Pain and Swelling in Left Thigh in a Poorly-Controlled Diabetic Patient

Program: Abstracts - Orals, Featured Poster Presentations, and Posters
Session: SAT 758-785-Diabetes Case Reports: Type 1, Type 2, MODY & Complications
Clinical
Saturday, June 15, 2013: 1:45 PM-3:45 PM
Expo Halls ABC (Moscone Center)

Poster Board SAT-781
Yang Shen*1, Andrew Levy1, James Woodruff1 and Dorothy Santos Martinez2
1University of Chicago Medical Center, Chicago, IL, 2UCLA, Los Angeles, CA
Introduction: Diabetic patients are at increased risk for systemic infections as well as infections in the soft tissues and muscles. Limb swelling and pain in a diabetic patient are often cellulitis. Other common etiologies include trauma, thrombosis, infectious or inflammatory myositis (1). Diabetic muscle infarct (DMI), a spontaneous ischemic necrosis of skeletal muscle, is an underreported diabetic complication that needs to be considered (2).

Case Report: A 40 year old man with a 20 year history of poorly controlled DM type II, HTN and PVD presented to the ER with a 2 day history of sudden onset swelling and pain in the left thigh. There was no history of trauma to the area, fever or chills.  Physical exam revealed a discrete area of swelling measuring 10cm x 14cm which was extremely tender to palpation but had no associated erythema. His WBC was 4.0 x 109 cells/L with a normal differential. His electrolytes were normal and his serum creatinine was 1.0 mg/dL. His blood glucose was 284 mg/dL with negative ketones. A LE Doppler examination was negative for DVT. Patient was discharged to home to complete a 7 day course of Bactrim for presumed cellulitis. The patient returned to his PCP 5 days later without improvement and was admitted to the hospital. His WBC remained normal at 4.7 x 109 cells/L. His blood glucose was elevated at 381 mg/dL without an anion gap acidosis. His hgA1c level was 15.2%. MRI of the thigh with IV contrast showed extensive subcutaneous soft tissue edema along the anterior and lateral thigh. Foci of probable necrosis were seen with a thin crescent of fluid surrounding the muscles of the lateral and medial compartments. Orthopedics was consulted for muscle biopsy. Intra-operatively there was no evidence of infection.  Bacterial and fungal cultures were negative. Muscle biopsies revealed the presence of focal muscle infarction with associated reactive changes, findings consistent with DMI. The patient’s blood glucose was controlled and he was discharged to home 2 days later.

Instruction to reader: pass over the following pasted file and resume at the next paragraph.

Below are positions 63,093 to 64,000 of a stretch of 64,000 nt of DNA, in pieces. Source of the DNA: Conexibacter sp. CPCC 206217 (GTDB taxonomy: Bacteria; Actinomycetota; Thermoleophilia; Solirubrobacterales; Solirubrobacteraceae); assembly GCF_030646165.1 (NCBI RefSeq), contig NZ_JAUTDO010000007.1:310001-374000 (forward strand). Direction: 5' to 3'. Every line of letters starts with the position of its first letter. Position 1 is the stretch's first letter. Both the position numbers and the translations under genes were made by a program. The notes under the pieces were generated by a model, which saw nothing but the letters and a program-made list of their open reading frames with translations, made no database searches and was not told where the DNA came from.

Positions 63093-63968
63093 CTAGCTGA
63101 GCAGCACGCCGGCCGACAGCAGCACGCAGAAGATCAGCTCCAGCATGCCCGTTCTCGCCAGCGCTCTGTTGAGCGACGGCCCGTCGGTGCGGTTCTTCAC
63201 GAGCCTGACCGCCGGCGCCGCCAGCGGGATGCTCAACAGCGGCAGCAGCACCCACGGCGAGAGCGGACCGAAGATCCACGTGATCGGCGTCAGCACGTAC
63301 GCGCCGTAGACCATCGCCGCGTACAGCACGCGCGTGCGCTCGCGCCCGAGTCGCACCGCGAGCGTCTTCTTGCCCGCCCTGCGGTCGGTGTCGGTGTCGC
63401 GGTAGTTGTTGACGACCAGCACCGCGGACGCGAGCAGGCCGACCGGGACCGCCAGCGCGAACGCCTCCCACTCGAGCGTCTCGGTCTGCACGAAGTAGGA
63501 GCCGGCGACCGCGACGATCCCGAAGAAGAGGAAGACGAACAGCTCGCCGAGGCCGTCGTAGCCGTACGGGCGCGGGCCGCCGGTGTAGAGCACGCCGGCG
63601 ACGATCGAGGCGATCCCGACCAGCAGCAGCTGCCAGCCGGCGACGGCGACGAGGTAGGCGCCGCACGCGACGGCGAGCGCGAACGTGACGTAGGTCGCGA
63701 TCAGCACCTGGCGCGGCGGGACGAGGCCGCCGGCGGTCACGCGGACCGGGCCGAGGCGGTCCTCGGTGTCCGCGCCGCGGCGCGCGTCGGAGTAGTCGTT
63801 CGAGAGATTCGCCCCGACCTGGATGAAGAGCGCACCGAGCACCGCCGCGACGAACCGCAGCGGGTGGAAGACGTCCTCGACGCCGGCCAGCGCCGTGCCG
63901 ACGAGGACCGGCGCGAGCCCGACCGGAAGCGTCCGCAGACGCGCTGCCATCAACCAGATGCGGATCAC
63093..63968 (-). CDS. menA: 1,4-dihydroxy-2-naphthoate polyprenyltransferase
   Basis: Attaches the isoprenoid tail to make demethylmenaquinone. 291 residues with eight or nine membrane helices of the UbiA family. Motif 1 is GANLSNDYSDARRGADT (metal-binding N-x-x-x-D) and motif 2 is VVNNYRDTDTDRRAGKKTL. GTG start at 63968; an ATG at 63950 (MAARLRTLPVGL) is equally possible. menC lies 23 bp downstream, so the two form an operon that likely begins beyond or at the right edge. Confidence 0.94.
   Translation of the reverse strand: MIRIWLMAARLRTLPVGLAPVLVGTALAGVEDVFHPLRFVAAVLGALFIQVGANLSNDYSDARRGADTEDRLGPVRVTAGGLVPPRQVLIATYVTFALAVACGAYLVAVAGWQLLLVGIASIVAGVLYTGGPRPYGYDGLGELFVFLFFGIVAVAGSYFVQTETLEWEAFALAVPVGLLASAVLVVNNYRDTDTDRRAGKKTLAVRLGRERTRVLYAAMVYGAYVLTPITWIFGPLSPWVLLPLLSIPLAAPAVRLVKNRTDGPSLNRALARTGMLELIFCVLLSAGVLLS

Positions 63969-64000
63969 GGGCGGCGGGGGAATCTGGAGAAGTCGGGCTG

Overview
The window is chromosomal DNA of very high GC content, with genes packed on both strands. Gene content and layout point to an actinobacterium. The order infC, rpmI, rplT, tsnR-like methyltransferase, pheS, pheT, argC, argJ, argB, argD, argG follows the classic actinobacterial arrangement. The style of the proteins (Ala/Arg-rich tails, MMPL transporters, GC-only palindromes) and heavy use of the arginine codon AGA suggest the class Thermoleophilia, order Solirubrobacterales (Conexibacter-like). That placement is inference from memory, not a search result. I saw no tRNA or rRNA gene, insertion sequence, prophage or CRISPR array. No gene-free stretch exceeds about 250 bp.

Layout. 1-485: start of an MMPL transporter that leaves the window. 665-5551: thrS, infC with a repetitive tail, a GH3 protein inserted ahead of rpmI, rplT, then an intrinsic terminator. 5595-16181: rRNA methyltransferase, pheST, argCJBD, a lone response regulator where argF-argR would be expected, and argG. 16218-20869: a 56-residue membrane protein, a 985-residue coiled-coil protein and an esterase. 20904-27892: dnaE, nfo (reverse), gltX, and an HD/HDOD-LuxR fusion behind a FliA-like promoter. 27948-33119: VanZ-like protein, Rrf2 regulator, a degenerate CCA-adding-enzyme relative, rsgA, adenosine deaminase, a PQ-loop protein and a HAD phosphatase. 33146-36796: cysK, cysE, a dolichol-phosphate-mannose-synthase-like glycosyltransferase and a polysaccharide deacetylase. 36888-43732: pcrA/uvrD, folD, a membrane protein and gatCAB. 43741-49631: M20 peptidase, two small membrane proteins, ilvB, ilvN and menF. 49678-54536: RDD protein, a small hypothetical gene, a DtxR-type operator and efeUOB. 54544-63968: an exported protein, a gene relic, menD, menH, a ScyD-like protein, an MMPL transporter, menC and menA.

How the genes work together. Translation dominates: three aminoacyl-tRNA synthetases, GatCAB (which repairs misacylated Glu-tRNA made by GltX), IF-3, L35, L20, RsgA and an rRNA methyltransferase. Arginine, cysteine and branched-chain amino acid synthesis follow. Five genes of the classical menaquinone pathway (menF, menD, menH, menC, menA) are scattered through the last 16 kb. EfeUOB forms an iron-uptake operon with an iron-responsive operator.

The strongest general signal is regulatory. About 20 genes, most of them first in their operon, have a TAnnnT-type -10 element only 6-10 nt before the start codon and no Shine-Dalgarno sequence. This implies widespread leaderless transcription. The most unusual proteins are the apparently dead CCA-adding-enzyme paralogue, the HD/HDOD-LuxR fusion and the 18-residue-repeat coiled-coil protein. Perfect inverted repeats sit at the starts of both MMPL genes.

Conclusion: DMI or diabetic myonecrosis is an unusual complication of diabetes with scattered case reports (3). Prevalence may be underestimated given that a muscle biopsy, gold standard for diagnosis, is rarely performed. A high suspicion of DMI should be raised in patients with limb pain and swelling who lack infectious signs and symptoms and whose complaints are refractory to antibiotics.

(1)Kapur S, Brunet JA, McKendry RJ. J Rheumatol 2004; 31; 190-194 (2) Litvinov I., Radu A, Garfield N. BMC Res Not 2012, 5:701. (3)Hoyt J, Wittich C. J Clin Endocrinol Metab 2008, 93(10): 3690

Nothing to Disclose: YS, AL, JW, DSM

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